Creating a Low-maintenance Garden: Soil Prep

Nikki Norton, Merrifield Plant Specialist

I’m passionate about creating low-maintenance gardens because they require less time and energy to manage, leaving us more time to devote to the everyday life. The best place to begin with building a low-maintenance garden is by prepping your soil. And fall is one of my favorite times to start as the cooler weather is less stressful on us gardeners.

To many people, soils can be boring. You may have messy memories of making mud pies made of dirt or digging up bugs as a kid, but your excitement over soils probably ends there. For plants, however, soil is the foundation and the basis of their existence (well, for most of them).

Providing your plants with good, rich soil sets the stage to reduce the amount of work you’ll need to do to maintain a beautiful landscape. Understanding your soil conditions is an essential first step to grow healthy plants and create a low-maintenance garden.

Understanding Soil pH

Testing the soil pH

Soil pH ranges from acidic to alkaline and most plants prefer a particular soil pH to perform their best. In our northern Virginia area, the soil is typically acidic. This means you have two options as a gardener:

  1. Choose plants that have evolved to live in acidic soil conditions (for example, azalea, rhododendron, andromeda, and heather to name a few).
  2. Add lime to your soil to increase your soil’s pH, allowing you to add other types of plants to your landscape.

Having the right soil pH for your plants can be crucial to your success. To find out your soil pH, stop in to any of our plant clinics and pick up a soil pH meter or a soil sample kit. Our plant specialists are happy to help you find plants that will thrive in your natural conditions, or help you with liming recommendations.

Adding Organic Material

The next thing to consider is the amount of organic matter—compost, manures and other decomposed matter—in your garden bed. Organic matter helps to rejuvenate and condition your soil, increasing the soils ability to hold nutrients, water, and sustain microbial activity. The soil truly becomes alive with just the right amount (and you thought soils were boring!). We recommend a ratio of about 1/3rd organic matter to 2/3rd of your native soil for just the right balance.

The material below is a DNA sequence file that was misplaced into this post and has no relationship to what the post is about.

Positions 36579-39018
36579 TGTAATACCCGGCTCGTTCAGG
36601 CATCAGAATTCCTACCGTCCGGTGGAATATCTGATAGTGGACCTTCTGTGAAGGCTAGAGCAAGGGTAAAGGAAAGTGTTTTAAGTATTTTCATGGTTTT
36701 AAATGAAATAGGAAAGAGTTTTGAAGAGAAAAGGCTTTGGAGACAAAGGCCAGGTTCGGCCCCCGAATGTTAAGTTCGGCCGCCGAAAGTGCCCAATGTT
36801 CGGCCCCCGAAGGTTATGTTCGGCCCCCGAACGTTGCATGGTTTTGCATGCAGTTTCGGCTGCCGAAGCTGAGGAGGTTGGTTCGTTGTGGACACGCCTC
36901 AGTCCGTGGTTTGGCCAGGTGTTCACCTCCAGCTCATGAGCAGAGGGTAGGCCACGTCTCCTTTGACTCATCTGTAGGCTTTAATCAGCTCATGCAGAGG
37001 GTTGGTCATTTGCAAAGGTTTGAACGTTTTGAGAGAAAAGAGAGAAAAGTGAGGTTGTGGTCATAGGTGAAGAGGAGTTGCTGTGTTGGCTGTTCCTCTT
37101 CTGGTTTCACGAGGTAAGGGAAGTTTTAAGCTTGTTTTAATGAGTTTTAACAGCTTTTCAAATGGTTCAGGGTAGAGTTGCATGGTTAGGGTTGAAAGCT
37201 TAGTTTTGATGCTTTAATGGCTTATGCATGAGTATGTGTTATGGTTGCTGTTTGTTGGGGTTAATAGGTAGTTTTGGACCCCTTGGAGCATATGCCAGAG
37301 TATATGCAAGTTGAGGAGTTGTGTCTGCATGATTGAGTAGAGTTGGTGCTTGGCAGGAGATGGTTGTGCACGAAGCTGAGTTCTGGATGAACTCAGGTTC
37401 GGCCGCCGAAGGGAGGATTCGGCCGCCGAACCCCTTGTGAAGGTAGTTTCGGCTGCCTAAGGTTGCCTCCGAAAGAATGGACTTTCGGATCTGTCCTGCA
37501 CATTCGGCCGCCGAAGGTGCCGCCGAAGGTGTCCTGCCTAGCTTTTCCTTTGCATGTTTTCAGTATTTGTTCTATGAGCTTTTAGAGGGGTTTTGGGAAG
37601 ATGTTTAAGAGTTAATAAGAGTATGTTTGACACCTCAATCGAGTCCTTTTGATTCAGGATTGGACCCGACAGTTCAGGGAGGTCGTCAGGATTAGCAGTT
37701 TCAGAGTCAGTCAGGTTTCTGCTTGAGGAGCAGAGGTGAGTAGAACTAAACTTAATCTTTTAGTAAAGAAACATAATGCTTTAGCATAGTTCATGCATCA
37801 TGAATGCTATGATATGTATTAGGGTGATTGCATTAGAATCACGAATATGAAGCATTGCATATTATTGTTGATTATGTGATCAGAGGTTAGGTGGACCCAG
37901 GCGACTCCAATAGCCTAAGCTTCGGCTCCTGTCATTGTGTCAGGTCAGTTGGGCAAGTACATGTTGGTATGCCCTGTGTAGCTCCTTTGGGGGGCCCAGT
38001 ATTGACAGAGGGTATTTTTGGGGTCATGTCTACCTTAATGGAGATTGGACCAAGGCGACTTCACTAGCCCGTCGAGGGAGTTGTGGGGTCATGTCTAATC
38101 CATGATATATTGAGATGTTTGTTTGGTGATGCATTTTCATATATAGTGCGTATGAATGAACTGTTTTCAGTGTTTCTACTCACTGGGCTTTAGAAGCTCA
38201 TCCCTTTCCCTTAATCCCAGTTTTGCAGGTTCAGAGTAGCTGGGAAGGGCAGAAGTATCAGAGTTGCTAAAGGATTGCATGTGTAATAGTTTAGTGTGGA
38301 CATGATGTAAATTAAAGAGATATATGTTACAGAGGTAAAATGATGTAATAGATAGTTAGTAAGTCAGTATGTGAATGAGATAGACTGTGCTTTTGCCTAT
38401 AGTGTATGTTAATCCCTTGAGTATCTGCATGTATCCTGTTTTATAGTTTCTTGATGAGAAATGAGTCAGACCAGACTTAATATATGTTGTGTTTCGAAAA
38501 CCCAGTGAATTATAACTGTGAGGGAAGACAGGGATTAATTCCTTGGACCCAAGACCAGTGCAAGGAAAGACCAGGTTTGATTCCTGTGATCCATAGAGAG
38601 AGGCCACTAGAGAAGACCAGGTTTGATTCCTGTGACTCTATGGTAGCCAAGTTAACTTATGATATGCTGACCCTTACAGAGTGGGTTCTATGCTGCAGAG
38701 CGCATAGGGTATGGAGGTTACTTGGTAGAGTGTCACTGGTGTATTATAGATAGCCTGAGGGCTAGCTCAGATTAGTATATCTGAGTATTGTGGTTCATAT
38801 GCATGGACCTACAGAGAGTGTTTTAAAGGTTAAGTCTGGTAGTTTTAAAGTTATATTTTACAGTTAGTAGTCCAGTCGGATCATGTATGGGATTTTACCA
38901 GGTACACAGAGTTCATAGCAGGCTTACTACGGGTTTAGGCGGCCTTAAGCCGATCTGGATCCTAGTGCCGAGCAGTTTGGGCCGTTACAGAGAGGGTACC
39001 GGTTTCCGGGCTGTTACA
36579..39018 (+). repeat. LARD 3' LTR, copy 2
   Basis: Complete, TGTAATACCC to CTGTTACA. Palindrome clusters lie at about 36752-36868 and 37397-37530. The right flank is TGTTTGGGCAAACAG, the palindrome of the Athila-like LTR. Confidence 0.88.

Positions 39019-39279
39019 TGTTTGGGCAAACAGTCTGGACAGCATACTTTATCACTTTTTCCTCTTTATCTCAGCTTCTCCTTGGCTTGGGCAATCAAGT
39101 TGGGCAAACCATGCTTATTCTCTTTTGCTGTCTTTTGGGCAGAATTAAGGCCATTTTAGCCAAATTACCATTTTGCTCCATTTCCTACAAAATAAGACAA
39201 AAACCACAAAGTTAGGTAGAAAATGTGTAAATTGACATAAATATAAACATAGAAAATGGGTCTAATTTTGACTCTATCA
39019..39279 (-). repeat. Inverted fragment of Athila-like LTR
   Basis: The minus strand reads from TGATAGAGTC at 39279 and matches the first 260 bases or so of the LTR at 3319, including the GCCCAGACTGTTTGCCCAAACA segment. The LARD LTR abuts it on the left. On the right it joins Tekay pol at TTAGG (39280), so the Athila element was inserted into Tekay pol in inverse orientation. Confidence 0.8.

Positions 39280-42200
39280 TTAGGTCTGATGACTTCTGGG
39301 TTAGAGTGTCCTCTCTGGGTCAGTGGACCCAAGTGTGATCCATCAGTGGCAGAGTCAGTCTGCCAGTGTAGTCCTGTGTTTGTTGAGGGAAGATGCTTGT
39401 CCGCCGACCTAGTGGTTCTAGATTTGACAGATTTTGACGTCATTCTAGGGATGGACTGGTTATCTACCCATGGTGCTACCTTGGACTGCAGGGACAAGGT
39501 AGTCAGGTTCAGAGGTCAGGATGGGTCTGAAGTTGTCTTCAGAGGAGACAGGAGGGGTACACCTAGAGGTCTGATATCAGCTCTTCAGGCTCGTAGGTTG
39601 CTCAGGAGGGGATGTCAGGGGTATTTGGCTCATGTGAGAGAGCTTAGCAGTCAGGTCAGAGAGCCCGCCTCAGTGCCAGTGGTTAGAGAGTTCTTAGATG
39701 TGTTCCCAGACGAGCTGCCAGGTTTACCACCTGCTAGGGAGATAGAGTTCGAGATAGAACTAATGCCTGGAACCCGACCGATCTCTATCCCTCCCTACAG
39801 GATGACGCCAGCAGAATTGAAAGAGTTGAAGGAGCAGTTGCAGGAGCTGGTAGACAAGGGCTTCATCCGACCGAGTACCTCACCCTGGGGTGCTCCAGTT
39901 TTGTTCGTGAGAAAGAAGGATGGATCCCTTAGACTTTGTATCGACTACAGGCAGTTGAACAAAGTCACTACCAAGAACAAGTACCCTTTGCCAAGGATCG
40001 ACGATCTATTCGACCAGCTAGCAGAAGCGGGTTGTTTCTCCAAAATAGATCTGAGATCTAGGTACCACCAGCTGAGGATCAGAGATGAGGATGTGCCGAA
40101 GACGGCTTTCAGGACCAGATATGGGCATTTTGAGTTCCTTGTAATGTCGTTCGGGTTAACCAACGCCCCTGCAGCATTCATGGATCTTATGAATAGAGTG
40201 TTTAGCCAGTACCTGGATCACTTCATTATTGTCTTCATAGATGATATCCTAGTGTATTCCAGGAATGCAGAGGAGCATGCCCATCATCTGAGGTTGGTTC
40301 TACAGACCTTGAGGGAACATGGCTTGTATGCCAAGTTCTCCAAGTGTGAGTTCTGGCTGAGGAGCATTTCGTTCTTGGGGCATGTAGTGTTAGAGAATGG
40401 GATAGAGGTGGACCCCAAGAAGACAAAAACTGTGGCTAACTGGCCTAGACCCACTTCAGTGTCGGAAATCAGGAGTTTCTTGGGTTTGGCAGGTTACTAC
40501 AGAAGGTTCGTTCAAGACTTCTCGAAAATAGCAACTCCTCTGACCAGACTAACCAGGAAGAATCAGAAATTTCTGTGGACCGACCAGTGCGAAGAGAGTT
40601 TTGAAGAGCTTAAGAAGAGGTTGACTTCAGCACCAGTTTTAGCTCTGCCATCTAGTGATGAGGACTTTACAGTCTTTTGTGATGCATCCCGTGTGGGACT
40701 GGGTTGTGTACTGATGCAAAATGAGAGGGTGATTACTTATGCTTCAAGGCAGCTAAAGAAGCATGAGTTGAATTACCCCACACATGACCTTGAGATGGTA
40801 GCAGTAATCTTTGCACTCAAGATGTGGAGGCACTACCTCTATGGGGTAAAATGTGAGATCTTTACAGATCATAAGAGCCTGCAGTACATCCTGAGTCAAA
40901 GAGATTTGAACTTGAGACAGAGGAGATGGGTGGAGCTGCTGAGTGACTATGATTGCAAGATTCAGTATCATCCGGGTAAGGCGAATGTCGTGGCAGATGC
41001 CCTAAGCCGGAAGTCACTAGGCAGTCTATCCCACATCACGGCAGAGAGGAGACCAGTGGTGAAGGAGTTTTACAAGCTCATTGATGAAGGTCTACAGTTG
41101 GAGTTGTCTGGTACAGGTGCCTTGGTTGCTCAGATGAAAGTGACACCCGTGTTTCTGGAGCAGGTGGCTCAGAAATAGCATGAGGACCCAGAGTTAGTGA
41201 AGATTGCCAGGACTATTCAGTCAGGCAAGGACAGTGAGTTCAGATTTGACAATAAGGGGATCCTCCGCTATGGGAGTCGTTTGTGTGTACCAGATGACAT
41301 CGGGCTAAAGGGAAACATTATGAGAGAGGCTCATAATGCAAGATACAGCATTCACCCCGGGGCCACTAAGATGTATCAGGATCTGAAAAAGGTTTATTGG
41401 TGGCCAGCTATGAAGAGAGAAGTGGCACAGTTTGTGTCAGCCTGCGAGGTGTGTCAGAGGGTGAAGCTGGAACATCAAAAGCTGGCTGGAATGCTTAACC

Soil with too much clay

Soil with the correct mix of clay and organic matter

Soil with too much organic matter

New construction, weather and soil microbes can break down the natural organic matter in the soil. It’s important to add organic matter back into your soil to create the best environment for your plants. You can tell if you have enough organic matter by monitoring the color of your soil. The clay-based soil in our area tends to be red in color when it lacks organic matter. A dark brown soil color in the root zone is ideal. If your soil is red in color, you need to add organic matter. You can also do the pinch test: If you can pinch moist soil together and get a 2 to 3-inch ribbon, you need to add some compost!

Soil preparation is just the first step in creating a low maintenance garden. Design, plant selection and plant care practices also need to be integrated. I look forward to seeing you at my seminar this Saturday at 10 a.m. at our Gainesville location as we explore these and other ideas to make gardening more fun and less work!